The flies are intolerable this time of year so I moved my little operation into the living room of the house. Creating sawdust and wood chips for the dogs to track around in their boredom. But, on to the show…
Making a Bucksaw for carpentry, bushcraft, or just because they’re cool.
The little bucksaw I built last winter had never been “finished” even though I’ve been using it for a while now. Having a few hours to spare I pulled out the knives, rasps, and scraper and decided to finish this once and for all before getting down to the next project.
I hope to put this together soon as a sort of “Instructable” for making frame saws, buck saws, and turning saws but for now, this will have to do. Although common enough for the last couple millennia, frame saws have lost their place in the tool kits of carpenters and craftsmen, having been replaced by sabre saws, band saws, and the like. There is a lot of beauty in the old design and a serviceable saw can be built in a short time with very few tools. In fact, the one pictured here cost about $4 for the partial band saw blade, maybe a dollar for the screws and a few bucks for the long-toothed firewood blade. The lumber was created from a less-than-perfect bow stave; a well-seasoned shagbark hickory bodged down to about 7/8″ thick. The genius of this design is that it allows for an extremely thin blade to be stretched very tight for ease of work and a very clean cut.
A new, high quality band saw blade can be purchased for under $14 from a decent hardware store. The above is a Delta brand 1/2″ blade with 6 teeth-per-inch (TPI) and is only 2/100ths of an inch thick. That makes for very little waste which can be especially valuable when working harder to acquire materials like antler or bone.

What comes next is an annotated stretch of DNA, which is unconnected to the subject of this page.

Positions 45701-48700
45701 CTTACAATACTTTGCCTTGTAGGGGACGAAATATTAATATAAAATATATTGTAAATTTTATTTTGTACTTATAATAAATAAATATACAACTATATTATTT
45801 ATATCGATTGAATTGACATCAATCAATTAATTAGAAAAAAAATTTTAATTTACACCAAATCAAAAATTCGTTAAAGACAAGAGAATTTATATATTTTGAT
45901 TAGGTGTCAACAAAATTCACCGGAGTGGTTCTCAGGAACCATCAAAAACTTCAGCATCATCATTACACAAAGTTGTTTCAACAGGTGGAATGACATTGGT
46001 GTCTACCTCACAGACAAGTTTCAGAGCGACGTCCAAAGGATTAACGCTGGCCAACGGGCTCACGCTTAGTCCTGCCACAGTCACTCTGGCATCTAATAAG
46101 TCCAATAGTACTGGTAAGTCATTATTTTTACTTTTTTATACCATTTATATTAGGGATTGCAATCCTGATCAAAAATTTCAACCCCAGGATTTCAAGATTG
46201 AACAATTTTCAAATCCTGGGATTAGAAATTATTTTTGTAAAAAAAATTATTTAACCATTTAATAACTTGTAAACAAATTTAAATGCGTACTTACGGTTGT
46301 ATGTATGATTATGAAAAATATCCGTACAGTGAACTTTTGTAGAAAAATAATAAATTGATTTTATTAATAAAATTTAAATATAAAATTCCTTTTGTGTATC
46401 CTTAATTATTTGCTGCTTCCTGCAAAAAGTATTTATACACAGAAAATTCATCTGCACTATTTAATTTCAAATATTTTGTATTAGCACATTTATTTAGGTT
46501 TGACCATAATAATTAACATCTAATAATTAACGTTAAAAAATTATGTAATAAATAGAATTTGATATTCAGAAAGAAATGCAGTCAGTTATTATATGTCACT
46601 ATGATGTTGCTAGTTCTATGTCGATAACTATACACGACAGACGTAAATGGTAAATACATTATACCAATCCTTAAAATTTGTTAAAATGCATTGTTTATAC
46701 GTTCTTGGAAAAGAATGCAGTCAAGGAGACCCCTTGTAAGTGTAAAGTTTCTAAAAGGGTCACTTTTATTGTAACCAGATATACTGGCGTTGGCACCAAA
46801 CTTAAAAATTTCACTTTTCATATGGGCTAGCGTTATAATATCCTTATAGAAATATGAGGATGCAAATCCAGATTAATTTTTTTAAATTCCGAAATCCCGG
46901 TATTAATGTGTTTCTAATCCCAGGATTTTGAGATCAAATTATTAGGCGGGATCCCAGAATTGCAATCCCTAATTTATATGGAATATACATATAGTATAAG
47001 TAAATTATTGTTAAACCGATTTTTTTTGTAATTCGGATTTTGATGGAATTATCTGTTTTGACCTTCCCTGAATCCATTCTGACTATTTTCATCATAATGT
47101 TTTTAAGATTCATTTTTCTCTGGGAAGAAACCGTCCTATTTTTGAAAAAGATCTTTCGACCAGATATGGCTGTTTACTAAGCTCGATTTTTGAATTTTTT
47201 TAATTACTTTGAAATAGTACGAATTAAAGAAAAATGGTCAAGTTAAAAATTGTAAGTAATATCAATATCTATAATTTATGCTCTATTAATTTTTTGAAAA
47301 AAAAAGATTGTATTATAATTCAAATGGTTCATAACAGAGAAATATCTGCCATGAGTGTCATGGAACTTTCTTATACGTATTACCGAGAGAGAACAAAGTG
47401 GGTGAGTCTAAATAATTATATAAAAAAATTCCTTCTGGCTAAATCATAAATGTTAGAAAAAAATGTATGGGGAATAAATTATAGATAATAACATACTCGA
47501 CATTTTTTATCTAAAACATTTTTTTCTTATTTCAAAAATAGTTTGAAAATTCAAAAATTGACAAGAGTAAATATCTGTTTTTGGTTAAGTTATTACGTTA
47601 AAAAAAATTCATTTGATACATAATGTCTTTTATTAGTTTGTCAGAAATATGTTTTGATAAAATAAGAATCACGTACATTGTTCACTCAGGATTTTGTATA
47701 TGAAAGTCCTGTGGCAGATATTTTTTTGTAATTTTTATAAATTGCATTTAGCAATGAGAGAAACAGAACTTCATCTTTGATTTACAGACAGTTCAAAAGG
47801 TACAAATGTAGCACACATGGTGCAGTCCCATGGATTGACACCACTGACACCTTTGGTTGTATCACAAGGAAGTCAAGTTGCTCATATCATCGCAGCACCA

Band saw blades are made in a continuous loop and are great for what they do but the first thing we need is to break the loop. The metal is extremely hard, and fairly brittle which works to our advantage. The edge of a sharp bastard file, like that pictured above can be used to score cross the blade. You don’t need to cut all the way through, but just make a solid scratch across the surface. Then the blade can be snapped by hand, making sure to not put any unnecessary bends in the blade. Drilling the holes in the ends is the tough part. As I said, the metal is very hard so, either you can use a punch to make a starter spot and drill through as is (but this will severely dull most drill bits), or the ends can be gently annealed in a forge or with a torch and drilled soft.
Here are all the components of the new buck saw with the new linseed oiled surface glaring in the sun. The tensioner can be made from any strong cord (in this case 550 paracord), but any strong line can be built up or bailing wire will work (but is a little low-class and ugly and difficult to remove quickly). The spreader bar (the horizontal piece) is morticed into the legs but is not fastened by anything other than the tension on the whole system. Thus, the whole saw can be taken down in a few seconds and stuck into a toolbox or backpack for easy travel.
Above is the assembled saw under tension and ready to cut. A good question was already asked as to “why the spreader is curved in this case?” Because this was made from real wood, split with and axe, following the grain. I could have worked to straighten it for looks but I like the fair curve it created and, as it has no bearing on the function, left it as is.
Up soon: a turning saw.